Radioactive compounds

D,L-Mevalonic-2-14C acid (specific activity: 45.9 mCi/mmole), D,L-glutaryl-314C-3-hydroxy -3-methylglutaryl coenzyme A (sp. act. 49.5 mCi/mmole), and D,L-5-3H(N)-mevalonic acid (sp. act. 5 Ci/mmole) were purchased from New England Nuclear, Boston, MA. Mevalonic acid (14C and 3H) was obtained as the dibenzoylethylenediamine salt, and labeled HMG-CoA as an aqueous solution, pH 5.0. All compounds were routinely checked for purity by ion exchange and paper chromatography.

Liver preparations

Turkeys were sacrificed and livers were rapidly excised, transferred to chilled beakers, and weighed. Approximately 25-30 g of liver were homogenized in two volumes of Krebs-Ringer phosphate buffer (0.154 M NaCl, 0.154 M KCl, 0.11 M CaCl2, 0.15 M MgSO4, 5 mM dithiothreitol, 1 mM EDTA, and 0.1 M potassium phosphate at pH 7.4) in a loose-fitting Potter-Elvehjem-type glass homogenizer equipped with a motor-driven Teflon pestle. The homogenate was filtered through three layers of cheesecloth, centrifuged (5 × 103 g, 15 min) and the supernatant centrifuged (A) at 15 × 103 g for 15 min. The supernatant from A was centrifuged (B) at 105 × 103 g for 1 hr. The pellet material from B was resuspended and centrifuged (C) at 105 × 103 g for 1 hr. The pellet from C contained washed microsomes and HMG-CoA reductase, while the supernatant from C contained 85-93% of the mevalonate kinase activity.

Kidney preparation

Kidneys (10-15 g) were minced and pressed through a Harvard screw press before being homogenized in the Potter-Elvehjem homogenizer. Washed microsomes and supernatant from C were prepared as described for liver.

HMG-CoA reductase assay

Activity was measured as follows: The reaction mixture (1 mL) was 10 mM in glucose 6-phosphate, 1 mM in NADP, 1 mM in EDTA, 1 mM in dithiothreitol, 0.1 M in potassium phosphate pH 7.4, and contained glucose 6-phosphate dehydrogenase (2 units), 100 mg protein, and [3-14C]HMG-CoA (7.9 × 104 dpm). The reactions were allowed to proceed at 37 °C for 1 hr. [3H]-Mevalonate (2 × 105 dpm) was added as an internal standard after the reaction was stopped by quick freezing and the addition of 200 µL of H2SO4. Anhydrous sodium sulfate was added to the reaction mixture. After standing for 1 hr at room temperature, the samples were shaken with four portions of anhydrous diethyl ether. The combined extracts were evaporated to dryness, the residue was dissolved in 1.0 mL of water and placed on a Dowex-1-formate column (0. 5 × 5 cm), and HMG-CoA reductase eluted with 5.0 mL of water. The eluate, which contained mevalonolactone, was collected in a scintillation vial and dissolved in 10.0 mL of Insta-gel. The radioactivity was then counted in a Packard 3320 scintillation spectrometer.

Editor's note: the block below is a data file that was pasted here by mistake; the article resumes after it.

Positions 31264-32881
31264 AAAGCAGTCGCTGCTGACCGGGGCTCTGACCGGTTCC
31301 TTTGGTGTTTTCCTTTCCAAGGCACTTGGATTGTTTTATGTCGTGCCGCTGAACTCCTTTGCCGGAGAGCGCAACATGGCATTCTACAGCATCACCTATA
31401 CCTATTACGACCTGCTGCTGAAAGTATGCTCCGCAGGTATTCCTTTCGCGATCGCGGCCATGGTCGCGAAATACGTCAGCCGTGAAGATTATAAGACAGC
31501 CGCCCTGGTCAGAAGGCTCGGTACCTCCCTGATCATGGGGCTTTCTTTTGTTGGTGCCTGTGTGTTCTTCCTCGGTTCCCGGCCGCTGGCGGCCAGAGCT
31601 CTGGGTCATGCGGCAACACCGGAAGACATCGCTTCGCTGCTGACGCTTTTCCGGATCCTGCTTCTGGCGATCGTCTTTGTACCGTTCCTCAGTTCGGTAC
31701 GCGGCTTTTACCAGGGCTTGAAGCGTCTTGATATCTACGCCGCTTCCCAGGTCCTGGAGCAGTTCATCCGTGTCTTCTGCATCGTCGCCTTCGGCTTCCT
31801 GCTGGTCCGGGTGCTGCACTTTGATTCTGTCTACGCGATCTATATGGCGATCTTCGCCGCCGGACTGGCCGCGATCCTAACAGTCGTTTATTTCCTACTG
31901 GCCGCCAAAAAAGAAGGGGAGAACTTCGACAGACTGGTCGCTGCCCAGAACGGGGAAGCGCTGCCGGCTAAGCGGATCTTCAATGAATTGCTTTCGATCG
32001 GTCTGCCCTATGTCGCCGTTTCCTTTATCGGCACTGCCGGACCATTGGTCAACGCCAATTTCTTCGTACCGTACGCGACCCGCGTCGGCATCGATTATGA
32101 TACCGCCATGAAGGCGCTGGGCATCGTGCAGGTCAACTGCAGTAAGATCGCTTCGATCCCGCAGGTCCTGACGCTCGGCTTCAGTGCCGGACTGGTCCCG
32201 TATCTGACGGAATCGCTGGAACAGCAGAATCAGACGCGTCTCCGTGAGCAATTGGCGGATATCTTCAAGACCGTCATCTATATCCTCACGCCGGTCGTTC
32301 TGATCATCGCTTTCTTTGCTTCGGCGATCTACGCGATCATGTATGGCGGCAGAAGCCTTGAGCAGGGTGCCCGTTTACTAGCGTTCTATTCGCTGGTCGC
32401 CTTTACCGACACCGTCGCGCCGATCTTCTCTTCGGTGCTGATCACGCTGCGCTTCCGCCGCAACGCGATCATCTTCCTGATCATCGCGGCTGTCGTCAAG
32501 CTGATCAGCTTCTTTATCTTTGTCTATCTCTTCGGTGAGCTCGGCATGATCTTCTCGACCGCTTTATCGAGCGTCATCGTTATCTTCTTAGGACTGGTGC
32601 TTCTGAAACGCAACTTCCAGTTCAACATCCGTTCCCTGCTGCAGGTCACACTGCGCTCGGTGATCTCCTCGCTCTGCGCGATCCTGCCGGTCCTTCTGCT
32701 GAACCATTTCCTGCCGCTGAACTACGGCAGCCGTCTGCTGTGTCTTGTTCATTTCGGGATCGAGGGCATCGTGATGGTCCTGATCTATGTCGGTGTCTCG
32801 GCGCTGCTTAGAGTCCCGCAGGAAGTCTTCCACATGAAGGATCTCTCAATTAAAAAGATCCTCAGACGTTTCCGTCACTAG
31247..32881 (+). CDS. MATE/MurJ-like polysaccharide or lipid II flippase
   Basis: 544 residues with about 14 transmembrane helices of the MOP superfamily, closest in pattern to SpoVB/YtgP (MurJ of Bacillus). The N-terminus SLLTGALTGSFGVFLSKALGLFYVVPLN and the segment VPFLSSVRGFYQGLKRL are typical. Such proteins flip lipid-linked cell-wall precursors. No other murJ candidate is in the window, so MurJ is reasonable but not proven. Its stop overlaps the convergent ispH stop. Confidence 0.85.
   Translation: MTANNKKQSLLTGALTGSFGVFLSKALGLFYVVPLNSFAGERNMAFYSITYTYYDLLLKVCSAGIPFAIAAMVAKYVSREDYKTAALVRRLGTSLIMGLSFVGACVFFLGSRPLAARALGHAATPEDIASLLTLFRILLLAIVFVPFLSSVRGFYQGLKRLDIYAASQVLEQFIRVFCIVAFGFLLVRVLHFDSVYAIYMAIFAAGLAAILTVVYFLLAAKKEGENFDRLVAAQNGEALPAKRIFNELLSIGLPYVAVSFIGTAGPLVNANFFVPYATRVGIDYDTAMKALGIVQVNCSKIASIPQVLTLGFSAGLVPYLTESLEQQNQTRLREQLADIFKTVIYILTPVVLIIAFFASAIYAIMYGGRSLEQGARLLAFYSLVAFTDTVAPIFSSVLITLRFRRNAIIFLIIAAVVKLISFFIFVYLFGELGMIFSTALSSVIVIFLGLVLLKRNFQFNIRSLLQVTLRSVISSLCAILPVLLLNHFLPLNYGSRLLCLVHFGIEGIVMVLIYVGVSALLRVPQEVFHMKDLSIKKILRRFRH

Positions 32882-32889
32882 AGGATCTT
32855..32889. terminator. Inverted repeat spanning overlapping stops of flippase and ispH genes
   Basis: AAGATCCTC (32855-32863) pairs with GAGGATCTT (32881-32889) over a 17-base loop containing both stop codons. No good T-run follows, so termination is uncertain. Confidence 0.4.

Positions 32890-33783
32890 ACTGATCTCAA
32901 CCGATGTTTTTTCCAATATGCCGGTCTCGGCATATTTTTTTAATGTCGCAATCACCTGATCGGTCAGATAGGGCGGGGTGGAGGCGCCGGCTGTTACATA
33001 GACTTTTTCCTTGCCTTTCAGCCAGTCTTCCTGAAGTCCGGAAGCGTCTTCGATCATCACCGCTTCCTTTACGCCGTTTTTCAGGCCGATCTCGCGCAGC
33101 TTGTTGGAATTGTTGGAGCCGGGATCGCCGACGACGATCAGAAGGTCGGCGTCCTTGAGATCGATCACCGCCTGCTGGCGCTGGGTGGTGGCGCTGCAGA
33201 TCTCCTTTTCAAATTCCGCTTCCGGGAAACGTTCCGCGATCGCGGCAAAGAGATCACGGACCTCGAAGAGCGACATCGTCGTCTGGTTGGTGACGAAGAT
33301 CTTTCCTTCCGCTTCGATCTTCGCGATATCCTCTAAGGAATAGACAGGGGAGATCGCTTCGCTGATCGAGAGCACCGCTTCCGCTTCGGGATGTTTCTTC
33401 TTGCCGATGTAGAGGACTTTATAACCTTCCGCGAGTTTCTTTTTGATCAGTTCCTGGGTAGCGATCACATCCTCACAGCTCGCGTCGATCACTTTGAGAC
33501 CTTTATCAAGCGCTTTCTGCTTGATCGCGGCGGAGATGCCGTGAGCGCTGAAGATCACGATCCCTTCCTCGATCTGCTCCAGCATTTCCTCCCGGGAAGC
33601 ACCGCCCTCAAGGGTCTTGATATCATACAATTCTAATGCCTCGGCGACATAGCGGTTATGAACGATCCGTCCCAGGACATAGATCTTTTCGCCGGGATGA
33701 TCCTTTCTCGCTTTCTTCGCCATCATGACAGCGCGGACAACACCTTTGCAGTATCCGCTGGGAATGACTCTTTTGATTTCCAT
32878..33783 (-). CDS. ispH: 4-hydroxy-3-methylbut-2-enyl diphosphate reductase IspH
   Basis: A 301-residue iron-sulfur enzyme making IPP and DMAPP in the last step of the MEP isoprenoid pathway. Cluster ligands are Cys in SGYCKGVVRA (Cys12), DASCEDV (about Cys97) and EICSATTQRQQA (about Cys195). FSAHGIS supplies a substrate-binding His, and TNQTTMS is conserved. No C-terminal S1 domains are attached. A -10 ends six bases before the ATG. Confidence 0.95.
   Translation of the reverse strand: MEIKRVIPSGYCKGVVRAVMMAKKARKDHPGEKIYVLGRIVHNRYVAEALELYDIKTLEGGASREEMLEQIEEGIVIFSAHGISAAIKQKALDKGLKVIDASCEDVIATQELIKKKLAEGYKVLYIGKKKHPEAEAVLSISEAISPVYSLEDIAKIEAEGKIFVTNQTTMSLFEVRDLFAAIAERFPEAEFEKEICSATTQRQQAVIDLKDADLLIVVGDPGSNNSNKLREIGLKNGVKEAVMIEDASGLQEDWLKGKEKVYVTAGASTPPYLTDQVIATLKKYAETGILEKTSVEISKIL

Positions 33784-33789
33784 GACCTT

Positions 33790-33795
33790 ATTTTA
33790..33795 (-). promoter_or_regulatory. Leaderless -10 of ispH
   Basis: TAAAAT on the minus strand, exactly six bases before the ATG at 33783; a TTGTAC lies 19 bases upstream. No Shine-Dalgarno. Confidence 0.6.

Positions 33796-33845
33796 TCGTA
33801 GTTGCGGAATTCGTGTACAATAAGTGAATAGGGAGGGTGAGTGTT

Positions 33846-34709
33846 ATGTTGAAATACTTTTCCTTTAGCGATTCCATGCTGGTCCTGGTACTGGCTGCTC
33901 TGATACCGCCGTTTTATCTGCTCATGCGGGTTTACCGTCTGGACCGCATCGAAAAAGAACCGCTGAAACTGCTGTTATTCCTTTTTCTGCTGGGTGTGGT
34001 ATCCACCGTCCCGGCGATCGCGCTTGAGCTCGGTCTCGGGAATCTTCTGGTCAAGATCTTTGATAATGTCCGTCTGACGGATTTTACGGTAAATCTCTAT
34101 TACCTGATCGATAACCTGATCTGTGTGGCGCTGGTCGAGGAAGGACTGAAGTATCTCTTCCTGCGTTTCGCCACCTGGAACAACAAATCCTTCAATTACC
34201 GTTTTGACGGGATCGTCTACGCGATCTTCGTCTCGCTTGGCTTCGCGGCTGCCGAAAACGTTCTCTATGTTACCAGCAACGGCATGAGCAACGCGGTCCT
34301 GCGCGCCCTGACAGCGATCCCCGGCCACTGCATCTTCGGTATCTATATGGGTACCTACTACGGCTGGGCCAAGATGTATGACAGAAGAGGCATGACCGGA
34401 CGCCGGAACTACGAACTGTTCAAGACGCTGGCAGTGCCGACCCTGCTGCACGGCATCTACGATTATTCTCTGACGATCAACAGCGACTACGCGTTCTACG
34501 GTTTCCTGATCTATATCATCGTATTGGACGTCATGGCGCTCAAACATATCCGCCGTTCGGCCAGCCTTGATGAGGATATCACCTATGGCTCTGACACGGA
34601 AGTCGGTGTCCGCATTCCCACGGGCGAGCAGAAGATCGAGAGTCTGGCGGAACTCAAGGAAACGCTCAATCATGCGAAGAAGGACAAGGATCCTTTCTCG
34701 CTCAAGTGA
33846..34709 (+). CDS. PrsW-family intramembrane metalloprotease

Mevalonate kinase

Mevalonate kinase activity was measured in a volume of 1.0 mL 5 mM in MgCl2, 0.5 mM in dithiothreitol, 1.0 mM in EDTA, 15 mM in ATP, and 0.1 mM in potassium phosphate buffer pH 7.4, and contained [2-14C]-MVA (1 × 106 dpm), and 100 mg of protein. After 1 hr at 37 °C, the reaction was terminated by heating in boiling water for 5 min. The products were separated on a Dowex-1-formate ion exchange column (0.5 × 5 cm) as previously reported (11).


Protein concentrations were determined as described by Hartree (12), bovine serum albumin being used as standard.

{Page 7}


Introduction Materials and Methods Results Discussion References Table of Contents Home

Diurnal variations

Fure 1 illustrates the diurnal variations in HMG-CoA reductase activity in microsomes from the liver and kidneys of turkey hens fed a normal ration. There is no HMG-CoA reductase activity in the supernatant from C. The hepatic enzyme increases sharply between 0400 and 1600 hr, while the kidney enzyme, which is highest at 0400 hr, drops in activity at 0800 hr and increases slightly to a plateau at 1200 to 1600 hr. (The rhythm of the kidney enzyme was much less pronounced.)

Fure 2 shows the diurnal variations in MVA kinase activity. Between 85 and 93% of the MVA kinase activity is present in the supernatant from C; the remainder is in the pellet. Thus, MVA kinase activity is found in both fractions while HMG-CoA reductase activity is detected only in the pellet from C. As with HMG-CoA reductase, the hepatic enzyme level shows a sharp rise at 0800 and 1200 hr while the kidney enzyme shows a slight rise at 1200 and 1600 hr. Extrapolation of Fs. 1 and 2 suggests a peak activity near 1000 hr for liver enzymes.